Northern Wyoming Daily News - Serving the Big Horn Basin for over 100 years

By Karla Pomeroy

Golfers want more than a portable toilet


April 18, 2018

WORLAND — Golfer Brenda Stutheit and former mayor LaVertha Gotier came to the Worland City Council Tuesday requesting that during the budget work for the 2018-2019 fiscal year, the city consider a permanent restroom at Green Hills Golf Course.

The front nine restroom was removed earlier this spring and replaced with a portable, Americans with Disabilities Act compliant, restroom. There is still a permanent restroom on the back nine but Stutheit said it was built in the 1950s and is not always useable.

Public Works Superintendent Brian Burky said the city and Go Play Golf LLC, who manages the course, will be working on the back nine restroom to make it functional but admitted “it’s no prize.”

Stutheit asked the council why Newell Sargent Park is getting a new restroom, when it already has a nice, workable restroom? She said the golf course has between 8,000 to 8,500 players throughout a season on the course.

“It’s a beautiful golf course, now we have porta-potties, we have no drinking fountains. It’s kind of embarrassing and we are having a big tournament on the women’s side. I’m kind of embarrassed that we only have porta-potties to offer these ladies to come in. I know guys can go use the bushes. I think you’d be embarrassed if us ladies went and used them, but you may be finding that,” Stutheit said.

Stutheit emphasized that people purchase memberships as well as pay daily green fees to use the golf course. She said there were 26 tournaments held last season with about as many planned this year.

“If we want people to come to Worland, to the golf course, we need to upgrade the facilities that we have out there and show them the pride. When they come here they spend money at the hotels, restaurants and downtown,” she said. “We have the oldest bathroom of any of the park system and we are the last one that maybe will get new bathrooms out there.”

Mayor Jim Gill said, “I don’t want you to get the perception that council doesn’t support the golf course. We are subsidizing it to a great extent, but our revenue sources our shrinking.”

Councilor Mandy Horath said the budget committee has only had one meeting this year working on the next fiscal budget. She added that when the porta-potty was put in at the front nine it was with the understanding that it was likely a temporary situation as the city looked at options for a new restroom.

She added that the city also allocates nearly $200,000 to the golf course.

Burky said the bathroom going in at Newell Sargent Park is a pre-fab building being shipped in that has lower cost and lower maintenance.

Burky noted that new drain fields will probably be needed for new restrooms at the golf course.

Stutheit said her understanding was that she needed to come before the council in order for the council to consider the request in next year’s budget. “I just want it to be considered.”

She added that she believes the golf course is the most used of any of the park spaces in the city. Several council members disagreed, noting the multiple uses at Newell Sargent Park including baseball, softball, soccer and football.


—Horath reported that three entities dropped out of consideration on the sales tax — Worland Youth Learning Center, Washakie Development Association and Washakie County Youth Alternatives. She said the organizations met Monday to work on percentages for the remaining seven groups at the end of the meeting they are at 105 percent.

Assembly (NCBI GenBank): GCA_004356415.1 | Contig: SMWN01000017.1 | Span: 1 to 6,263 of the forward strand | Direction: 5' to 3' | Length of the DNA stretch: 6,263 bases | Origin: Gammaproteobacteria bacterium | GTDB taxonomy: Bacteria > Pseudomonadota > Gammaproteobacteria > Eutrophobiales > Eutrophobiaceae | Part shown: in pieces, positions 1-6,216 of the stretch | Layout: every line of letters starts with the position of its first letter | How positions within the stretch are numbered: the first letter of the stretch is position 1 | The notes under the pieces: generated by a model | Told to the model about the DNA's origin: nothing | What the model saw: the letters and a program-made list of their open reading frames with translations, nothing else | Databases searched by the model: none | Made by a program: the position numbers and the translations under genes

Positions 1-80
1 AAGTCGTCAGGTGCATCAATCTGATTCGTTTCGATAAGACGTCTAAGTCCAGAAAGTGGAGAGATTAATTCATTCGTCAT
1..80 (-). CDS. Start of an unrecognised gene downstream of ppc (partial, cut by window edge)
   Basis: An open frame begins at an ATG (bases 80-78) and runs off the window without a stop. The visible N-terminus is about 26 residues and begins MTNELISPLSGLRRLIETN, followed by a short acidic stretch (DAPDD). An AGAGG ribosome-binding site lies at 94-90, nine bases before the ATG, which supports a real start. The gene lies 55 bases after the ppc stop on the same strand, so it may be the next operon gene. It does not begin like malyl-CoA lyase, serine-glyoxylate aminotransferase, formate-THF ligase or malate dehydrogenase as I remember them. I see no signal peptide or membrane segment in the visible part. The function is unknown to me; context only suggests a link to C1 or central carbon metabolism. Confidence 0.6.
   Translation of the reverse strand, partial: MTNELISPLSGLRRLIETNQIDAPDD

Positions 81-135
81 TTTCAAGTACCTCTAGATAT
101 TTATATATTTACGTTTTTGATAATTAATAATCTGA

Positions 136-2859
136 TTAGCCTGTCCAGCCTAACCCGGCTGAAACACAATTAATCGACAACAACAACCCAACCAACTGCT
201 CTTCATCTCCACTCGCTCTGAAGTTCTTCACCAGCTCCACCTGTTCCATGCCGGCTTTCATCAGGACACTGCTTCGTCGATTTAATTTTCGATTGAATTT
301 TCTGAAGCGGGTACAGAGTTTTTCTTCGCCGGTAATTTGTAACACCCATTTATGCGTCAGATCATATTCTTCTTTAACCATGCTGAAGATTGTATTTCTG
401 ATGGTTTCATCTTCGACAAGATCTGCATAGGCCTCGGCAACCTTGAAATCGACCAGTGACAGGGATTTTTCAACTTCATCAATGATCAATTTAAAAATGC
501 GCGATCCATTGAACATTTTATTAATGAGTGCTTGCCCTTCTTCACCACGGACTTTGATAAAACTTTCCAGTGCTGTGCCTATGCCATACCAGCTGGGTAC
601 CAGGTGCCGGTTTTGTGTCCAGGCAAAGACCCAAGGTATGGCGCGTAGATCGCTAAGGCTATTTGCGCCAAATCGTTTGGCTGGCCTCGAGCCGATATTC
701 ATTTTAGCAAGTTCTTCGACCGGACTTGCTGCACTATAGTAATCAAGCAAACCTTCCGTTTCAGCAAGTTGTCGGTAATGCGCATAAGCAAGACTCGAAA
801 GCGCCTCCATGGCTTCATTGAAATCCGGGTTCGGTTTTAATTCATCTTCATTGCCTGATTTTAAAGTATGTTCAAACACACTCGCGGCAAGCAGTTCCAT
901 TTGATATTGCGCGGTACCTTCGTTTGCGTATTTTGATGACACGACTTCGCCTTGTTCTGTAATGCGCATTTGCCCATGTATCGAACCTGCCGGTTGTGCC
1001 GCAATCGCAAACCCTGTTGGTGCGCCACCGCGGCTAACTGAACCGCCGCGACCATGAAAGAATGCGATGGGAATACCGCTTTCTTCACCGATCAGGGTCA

The city of Worland agreed to decrease the amount they have been receiving from 45 percent to 40 percent. Horath noted they were the only ones to decrease the amount, but added there are seven entities instead of six.

Worland Community Center Complex requested to remain at 28 percent, Ten Sleep requested to remain at 15 percent, the Worland Fire Department requested 10 percent, both the Worland and Ten Sleep senior centers requested to remain at 5 percent and the Crisis Prevention and Resource Center requested to continue with their 2 percent.

“We’re comfortable at 40 percent, I don’t think we’re going to have to cut anymore,” Horath said.


In other business at Tuesday’s meeting:

—Brian Russell with the State Forestry Division congratulated the city for being a Tree City USA for 33 years, following Mayor Gill’s proclamation of April 27 as Arbor Day. He also presented the city with a Tree City USA flag. The city has a plaque in city hall and a sign on the north entrance of the city.

—City Attorney Kent Richins reported that on April 4, under the direction of the council, he wrote to the Kodiak company, the company that the city purchased the airport snow removal broom from. He received a call from Kodiak representative who indicated they would be willing to work with the city regarding a warranty for at least the shaft for a full season. Richins said the Kodiak representative said the shaft, which broke several times, was redesigned and the new one that has been installed in the broom should work.

Richins said he requested a warranty for more than just the shaft for a full season but has not heard back.

—Burky reported that all park restrooms will be open starting on Friday.

He also reported he is going to try a used sweeper as part of a possible lease-purchase option, noting that while the current street sweeper is not that old, it has not worked well on Worland’s city streets.

—Gill said he received a call from a resident asking the city to help with getting GPS units to use U.S. 16 rather than the Lower Nowood as the main thoroughfare to get from Ten Sleep to Yellowstone.

The next meeting for the sales tax committee will be May 1.


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